What’s next for Turkey after the NATO global summit?
As the Alliance unites to refocus on Russia and China, Turkey will be confronted with a choice regarding the countries it has been able to balance until now.
After four years of occasional criticism of NATO under President Trump, President Biden took office fully supportive of the alliance, stating that NATO and its allies would focus on the threats posed by Russia and China.
NATO Secretary General Jens Stoltenberg announced that leaders had agreed to the new 2030 vision for the alliance at the meeting of NATO Heads of State and Government earlier this month.
“We are opening a new chapter in transatlantic relations. We will make our Alliance stronger and better fit for the future,” he said, underling that China and Russia were key challengers to the international system.
Russia was cited nearly 40 times in the Brussels Summit Communique, which also mentioned that a return to normalcy in affairs with Russia — like before 2014 — would be out of the question until Russia shows compliance with international law and responsibilities. It was also noted that Russia’s growing missile capacity would be reciprocated in a careful and balanced fashion.
For the first time, China was given wide coverage in the NATO declaration, stating that China’s declared ambitions and dominant behaviors constitute systematic challenges to the rules-based international order and other security areas.
In other words, the declaration indicates that the US is planning on building two fronts against Russia and China with the support of NATO and its partners: The former starts in the Baltic region extending to the Caucasus via Eastern Europe and the Black Sea and then to Central Asia. The latter starts in Central Asia, going down to the Indian Ocean, extending to South Korea and Japan, and including countries in Southeast Asia.
Forming the ‘NATO Lake’
Another important development was the confirmation that Ukraine and Georgia would be accepted as NATO members, bringing the US closer to its goal of turning the Black Sea into a “NATO Lake”. This will extend NATO’s presence in the Black Sea region on land, sea and air. Naturally, this is something that is of close concern to Russia.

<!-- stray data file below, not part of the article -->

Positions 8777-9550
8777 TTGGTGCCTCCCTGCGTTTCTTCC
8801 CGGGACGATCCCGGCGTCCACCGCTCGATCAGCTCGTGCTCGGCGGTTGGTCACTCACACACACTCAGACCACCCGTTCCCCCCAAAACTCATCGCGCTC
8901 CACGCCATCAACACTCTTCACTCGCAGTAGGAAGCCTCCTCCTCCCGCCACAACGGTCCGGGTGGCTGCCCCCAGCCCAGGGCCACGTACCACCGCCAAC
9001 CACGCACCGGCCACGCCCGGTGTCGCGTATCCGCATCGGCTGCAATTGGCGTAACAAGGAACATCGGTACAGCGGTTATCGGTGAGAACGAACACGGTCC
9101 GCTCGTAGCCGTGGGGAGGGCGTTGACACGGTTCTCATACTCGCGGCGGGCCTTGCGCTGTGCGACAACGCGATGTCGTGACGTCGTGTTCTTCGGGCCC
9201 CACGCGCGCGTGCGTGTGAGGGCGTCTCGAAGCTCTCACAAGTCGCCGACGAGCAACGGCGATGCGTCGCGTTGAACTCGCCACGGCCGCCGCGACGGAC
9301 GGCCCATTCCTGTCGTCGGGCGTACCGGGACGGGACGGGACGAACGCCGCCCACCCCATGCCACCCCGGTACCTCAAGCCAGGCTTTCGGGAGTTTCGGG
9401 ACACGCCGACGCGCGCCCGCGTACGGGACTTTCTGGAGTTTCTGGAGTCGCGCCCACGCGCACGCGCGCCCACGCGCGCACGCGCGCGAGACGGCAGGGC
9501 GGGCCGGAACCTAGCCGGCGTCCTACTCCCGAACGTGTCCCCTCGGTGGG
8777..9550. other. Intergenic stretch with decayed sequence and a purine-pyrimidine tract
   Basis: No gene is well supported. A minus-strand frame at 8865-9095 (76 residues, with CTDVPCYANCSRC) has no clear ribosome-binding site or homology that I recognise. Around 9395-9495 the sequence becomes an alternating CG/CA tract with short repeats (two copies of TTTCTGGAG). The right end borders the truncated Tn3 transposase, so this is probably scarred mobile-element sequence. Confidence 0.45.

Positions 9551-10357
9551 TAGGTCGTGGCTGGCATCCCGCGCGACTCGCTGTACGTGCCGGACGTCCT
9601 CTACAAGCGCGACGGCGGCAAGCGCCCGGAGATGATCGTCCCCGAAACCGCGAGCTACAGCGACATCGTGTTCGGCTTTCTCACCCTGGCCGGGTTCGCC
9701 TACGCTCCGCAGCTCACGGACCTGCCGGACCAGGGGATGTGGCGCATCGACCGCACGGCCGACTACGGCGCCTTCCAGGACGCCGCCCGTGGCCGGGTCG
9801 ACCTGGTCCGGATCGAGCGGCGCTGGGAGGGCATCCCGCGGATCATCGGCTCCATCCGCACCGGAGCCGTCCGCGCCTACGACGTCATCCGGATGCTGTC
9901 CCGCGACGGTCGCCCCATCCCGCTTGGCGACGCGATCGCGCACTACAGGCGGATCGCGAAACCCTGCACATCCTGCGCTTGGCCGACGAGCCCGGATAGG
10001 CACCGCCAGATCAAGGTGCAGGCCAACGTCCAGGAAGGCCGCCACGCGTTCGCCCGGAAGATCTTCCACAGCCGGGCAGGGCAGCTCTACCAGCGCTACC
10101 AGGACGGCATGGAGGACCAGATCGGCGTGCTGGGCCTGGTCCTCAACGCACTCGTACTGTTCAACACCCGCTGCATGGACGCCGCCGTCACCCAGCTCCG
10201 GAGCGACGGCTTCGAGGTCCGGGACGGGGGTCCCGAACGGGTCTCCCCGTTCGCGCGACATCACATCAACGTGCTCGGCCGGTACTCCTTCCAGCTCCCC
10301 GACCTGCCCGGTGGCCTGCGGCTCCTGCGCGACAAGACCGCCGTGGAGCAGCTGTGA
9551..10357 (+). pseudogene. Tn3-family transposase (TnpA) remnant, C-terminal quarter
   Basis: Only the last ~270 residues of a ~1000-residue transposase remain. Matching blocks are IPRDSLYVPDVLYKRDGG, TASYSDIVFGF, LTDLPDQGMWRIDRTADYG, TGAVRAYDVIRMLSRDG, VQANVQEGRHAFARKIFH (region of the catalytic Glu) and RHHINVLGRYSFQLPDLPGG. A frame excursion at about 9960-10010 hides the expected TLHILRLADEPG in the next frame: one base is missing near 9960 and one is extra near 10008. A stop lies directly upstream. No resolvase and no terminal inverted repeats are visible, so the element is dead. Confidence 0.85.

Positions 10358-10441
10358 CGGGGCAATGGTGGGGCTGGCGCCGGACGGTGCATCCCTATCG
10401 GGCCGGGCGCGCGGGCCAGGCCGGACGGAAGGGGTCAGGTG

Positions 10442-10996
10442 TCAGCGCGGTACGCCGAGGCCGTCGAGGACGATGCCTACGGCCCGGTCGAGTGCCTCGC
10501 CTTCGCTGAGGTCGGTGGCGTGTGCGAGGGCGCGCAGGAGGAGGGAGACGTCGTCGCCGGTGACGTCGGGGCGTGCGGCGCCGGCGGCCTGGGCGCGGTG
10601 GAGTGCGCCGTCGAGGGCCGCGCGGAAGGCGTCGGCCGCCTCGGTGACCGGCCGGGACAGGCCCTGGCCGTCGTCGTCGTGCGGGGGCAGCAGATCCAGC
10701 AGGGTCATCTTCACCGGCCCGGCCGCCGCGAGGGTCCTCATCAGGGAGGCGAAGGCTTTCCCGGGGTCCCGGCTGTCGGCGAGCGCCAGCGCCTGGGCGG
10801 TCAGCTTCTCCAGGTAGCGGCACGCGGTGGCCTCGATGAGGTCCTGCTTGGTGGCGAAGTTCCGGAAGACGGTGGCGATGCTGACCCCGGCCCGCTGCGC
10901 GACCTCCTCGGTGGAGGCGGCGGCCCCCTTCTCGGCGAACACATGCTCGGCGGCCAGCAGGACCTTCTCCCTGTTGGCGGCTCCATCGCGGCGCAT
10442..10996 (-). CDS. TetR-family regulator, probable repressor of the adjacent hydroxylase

Of course, the repercussions of the Biden-Putin meeting after the NATO summit are also continuing; there are no solutions to the main issues, and none were expected anyway. President Biden pointed out that we would see whether there will be any results within one year.
The only positive outcome is that diplomatic mechanisms have started working again: the Russian ambassador is returning to Washington, and the US ambassador is returning to Moscow.
Likewise, the two leaders also discussed adherence to the decision to extend the New START Treaty by five years. Washington and Moscow will start consultations in cybersecurity regarding the cyberattacks about which the US is concerned, but the reality is that both countries still do not trust each other.
President Biden’s goal was to ease the tension and utilise diplomatic channels. President Putin, on the other hand, made his usual statements about focusing on what’s ahead of them.
NATO aims to transform conflicts in the world into effective instruments through economic, political, and if necessary, military interventions.
Turkey is mentioned several times in the Communique, in which the noteworthy remarks were the statement regarding NATO’s satisfaction toward the establishment of the NATO Maritime Security Center of Excellence in Turkey; the increase in its contributions to security measures specially designed for Turkey; its monitoring activities on missile threats against Turkey and the expression of gratitude towards Turkey for hosting Syrian refugees.
The NATO 2030 roadmap will motivate allies to take greater action against Russia and China. Since Turkey has a good relationship with Russia and China, at some point, Turkey will have to make a choice when it comes to her neighbour Russia, and trade partner China.
For instance, the NATO Communications and Information Agency is exploring the potential of 5G for the Alliance. This means that Chinese companies like Huawei might have issues in Turkey if NATO makes a joint decision against Chinese tech companies — as some NATO countries already have — in the near future.
It will be difficult for Turkey to continue its balancing strategy in light of the new steps NATO will take against China and Russia. Turkey will eventually have to make a choice. And it should be with the NATO Alliance.